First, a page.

Java Synchronization


Introduction

The Java programming language supports multiple threads, using a monitor construction for synchronization. In the Java language, a method can be declared as synchronized. A built-in mechanism ensures that only one Java thread can execute an object's synchronized methods at a time. The mechanism also allows threads to wait for resources to become available, and allows a thread that makes a resource available to notify other threads that are waiting for the resource. This web page describes this mechanism and its use. But first, we need to look at an example that illustrates why synchronization is needed.

The Bounded Buffer Problem

In the Bounded Buffers problem, there are two kinds of processes or threads: producers and consumers. Producers take buffers from a queue of empty buffers, put content into the buffers, and place the buffers into a queue of full buffers. Consumers take buffers from a queue of full buffers, do something with the buffers' contents, and place the buffers back onto the queue of empty buffers. Each of the buffer queues has a bounded capacity for buffers. Processes communicating through a pipe or communicating through mailboxes are examples of the Bounded Buffers problem.

There is generally only one queue of empty buffers, maintained by the operating system. It provides all buffers for processes or threads. There can be multiple producers, consumers, and queues of full buffers. The queues of full buffers usually have a small capacity, on the order of 10 buffers. We generally only need to consider a single queue of full buffers at a time. The following picture illustrates the flow of buffers.

Figure 1. Buffer flow in the Bounded Buffers Problem.

A First Solution

When we have a good solution to the Bounded Buffers problem, the coordination between producers and consumers will be controlled by two BufferQueue objects representing the queue of empty buffers and the queue of full buffers. The following code is an implementation of a BufferQueue class that works well in a single-threaded environment.

Testing the First Solution

We are limited in the kind of testing we can do on this first version of the BufferQueue class. There is no good way of making producers wait for empty buffers or making consumers wait for full buffers. So we will only use producers. Initially the queue of empty buffers has 10 buffers and the queue of full buffers has none. We first run a single producer that moves buffers from the queue of empty buffers to the queue of full buffers as long as the queue of empty buffers is not empty. The producer kills time for 20 milliseconds on the average after removing a buffer from the queue of empty buffers and kills time for 20 milliseconds on the average after putting the buffer on the queue of full buffers.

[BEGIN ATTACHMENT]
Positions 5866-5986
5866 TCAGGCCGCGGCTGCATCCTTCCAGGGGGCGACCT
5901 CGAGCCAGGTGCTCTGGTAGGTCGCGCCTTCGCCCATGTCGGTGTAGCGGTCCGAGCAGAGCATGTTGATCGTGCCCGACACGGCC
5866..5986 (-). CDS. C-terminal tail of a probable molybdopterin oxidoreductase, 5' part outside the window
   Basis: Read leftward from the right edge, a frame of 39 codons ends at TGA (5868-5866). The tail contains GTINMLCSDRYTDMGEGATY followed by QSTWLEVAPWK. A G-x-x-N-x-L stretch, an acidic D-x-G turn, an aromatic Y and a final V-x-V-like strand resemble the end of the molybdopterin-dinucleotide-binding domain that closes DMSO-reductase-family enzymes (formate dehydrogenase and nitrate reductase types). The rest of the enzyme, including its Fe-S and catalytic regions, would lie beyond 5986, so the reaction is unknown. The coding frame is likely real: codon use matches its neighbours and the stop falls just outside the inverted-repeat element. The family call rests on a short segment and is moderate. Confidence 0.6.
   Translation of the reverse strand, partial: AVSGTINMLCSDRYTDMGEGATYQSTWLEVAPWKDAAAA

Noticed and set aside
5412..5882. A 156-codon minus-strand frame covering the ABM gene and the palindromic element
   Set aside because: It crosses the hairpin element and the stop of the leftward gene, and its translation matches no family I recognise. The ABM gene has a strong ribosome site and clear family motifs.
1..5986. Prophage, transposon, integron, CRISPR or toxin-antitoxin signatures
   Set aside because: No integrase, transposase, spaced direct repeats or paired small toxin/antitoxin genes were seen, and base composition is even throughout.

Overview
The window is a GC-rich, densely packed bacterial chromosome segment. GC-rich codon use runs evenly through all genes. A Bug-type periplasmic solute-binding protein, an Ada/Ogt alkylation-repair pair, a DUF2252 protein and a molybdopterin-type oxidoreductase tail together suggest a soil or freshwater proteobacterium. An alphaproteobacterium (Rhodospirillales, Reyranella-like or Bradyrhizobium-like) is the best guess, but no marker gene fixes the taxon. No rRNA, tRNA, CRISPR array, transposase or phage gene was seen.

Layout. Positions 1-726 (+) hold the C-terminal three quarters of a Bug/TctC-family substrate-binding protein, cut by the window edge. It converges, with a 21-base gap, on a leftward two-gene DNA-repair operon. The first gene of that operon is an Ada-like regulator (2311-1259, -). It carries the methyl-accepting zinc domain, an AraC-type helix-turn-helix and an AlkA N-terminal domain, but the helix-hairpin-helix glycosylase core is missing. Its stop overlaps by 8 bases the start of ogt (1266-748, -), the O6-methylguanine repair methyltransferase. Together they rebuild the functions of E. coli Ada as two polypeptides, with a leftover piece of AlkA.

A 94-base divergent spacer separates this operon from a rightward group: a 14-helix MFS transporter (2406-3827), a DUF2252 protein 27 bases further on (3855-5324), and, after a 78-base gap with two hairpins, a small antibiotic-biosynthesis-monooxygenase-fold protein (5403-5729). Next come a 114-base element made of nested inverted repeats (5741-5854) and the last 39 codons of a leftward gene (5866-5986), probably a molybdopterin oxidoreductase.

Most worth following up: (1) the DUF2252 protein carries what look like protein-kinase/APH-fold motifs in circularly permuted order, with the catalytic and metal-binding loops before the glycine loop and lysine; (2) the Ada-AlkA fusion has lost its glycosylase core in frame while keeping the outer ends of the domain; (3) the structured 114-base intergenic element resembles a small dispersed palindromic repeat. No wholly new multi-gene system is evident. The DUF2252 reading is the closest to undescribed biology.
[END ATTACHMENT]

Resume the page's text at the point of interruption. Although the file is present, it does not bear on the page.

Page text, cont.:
Here is the log for this kind of test.

0001: Producer 1 got Buffer 0 from BufferQueue empty.
0042: Producer 1 removed Buffer 0 from BufferQueue empty.
0068: Producer 1 got Buffer 1 from BufferQueue empty.
0087: Producer 1 removed Buffer 1 from BufferQueue empty.
0134: Producer 1 got Buffer 2 from BufferQueue empty.
0140: Producer 1 removed Buffer 2 from BufferQueue empty.
0173: Producer 1 got Buffer 3 from BufferQueue empty.
0222: Producer 1 removed Buffer 3 from BufferQueue empty.
0251: Producer 1 got Buffer 4 from BufferQueue empty.
0276: Producer 1 removed Buffer 4 from BufferQueue empty.
0294: Producer 1 got Buffer 5 from BufferQueue empty.
0298: Producer 1 removed Buffer 5 from BufferQueue empty.
0316: Producer 1 got Buffer 6 from BufferQueue empty.
0335: Producer 1 removed Buffer 6 from BufferQueue empty.
0380: Producer 1 got Buffer 7 from BufferQueue empty.
0390: Producer 1 removed Buffer 7 from BufferQueue empty.
0423: Producer 1 got Buffer 8 from BufferQueue empty.
0438: Producer 1 removed Buffer 8 from BufferQueue empty.
0464: Producer 1 got Buffer 9 from BufferQueue empty.
0532: Producer 1 removed Buffer 9 from BufferQueue empty.
    
As you can see, the queue of empty buffers appears to be working correctly.

Now let's try the same test with two producers. Here is the log.

0001: Producer 1 got Buffer 0 from BufferQueue empty.
0004: Producer 2 got Buffer 0 from BufferQueue empty.
0018: Producer 2 removed Buffer 0 from BufferQueue empty.
0050: Producer 2 got Buffer 1 from BufferQueue empty.
0059: Producer 1 removed Buffer 1 from BufferQueue empty.
0063: Producer 2 removed Buffer 2 from BufferQueue empty.
0064: Producer 1 got Buffer 3 from BufferQueue empty.
0086: Producer 1 removed Buffer 3 from BufferQueue empty.
0098: Producer 1 got Buffer 4 from BufferQueue empty.
0110: Producer 2 got Buffer 4 from BufferQueue empty.
0114: Producer 2 removed Buffer 4 from BufferQueue empty.
0120: Producer 1 removed Buffer 5 from BufferQueue empty.
0146: Producer 1 got Buffer 6 from BufferQueue empty.
0161: Producer 1 removed Buffer 6 from BufferQueue empty.
0167: Producer 1 got Buffer 7 from BufferQueue empty.